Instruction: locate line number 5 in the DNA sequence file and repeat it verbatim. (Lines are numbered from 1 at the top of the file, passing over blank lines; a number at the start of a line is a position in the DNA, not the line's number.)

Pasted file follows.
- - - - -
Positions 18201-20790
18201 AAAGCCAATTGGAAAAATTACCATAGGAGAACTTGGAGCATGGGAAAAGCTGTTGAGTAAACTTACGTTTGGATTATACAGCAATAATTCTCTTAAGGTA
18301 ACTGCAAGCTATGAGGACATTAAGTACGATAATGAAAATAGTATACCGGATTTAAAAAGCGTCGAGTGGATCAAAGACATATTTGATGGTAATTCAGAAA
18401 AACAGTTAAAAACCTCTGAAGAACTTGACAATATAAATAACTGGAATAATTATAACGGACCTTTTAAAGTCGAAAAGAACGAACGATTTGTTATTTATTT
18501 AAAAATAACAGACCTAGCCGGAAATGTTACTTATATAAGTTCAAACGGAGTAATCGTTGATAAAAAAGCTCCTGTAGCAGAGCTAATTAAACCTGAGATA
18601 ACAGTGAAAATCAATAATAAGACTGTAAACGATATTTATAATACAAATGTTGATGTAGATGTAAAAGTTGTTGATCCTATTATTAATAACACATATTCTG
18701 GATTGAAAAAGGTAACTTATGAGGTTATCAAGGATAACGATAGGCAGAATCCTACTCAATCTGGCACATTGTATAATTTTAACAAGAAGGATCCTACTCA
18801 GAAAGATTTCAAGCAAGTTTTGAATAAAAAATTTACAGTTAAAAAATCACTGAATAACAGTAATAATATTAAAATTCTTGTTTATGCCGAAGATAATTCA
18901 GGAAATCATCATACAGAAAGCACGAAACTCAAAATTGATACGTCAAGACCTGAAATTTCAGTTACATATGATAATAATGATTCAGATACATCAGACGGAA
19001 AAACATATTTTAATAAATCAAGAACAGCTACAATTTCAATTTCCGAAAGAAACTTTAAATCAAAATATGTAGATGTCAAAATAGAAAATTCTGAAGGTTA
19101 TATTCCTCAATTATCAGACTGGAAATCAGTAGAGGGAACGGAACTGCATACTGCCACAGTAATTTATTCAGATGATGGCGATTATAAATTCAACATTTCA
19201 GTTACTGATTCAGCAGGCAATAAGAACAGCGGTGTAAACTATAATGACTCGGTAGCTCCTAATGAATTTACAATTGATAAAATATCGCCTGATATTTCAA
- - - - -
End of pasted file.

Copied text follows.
18501 AAAAATAACAGACCTAGCCGGAAATGTTACTTATATAAGTTCAAACGGAGTAATCGTTGATAAAAAAGCTCCTGTAGCAGAGCTAATTAAACCTGAGATA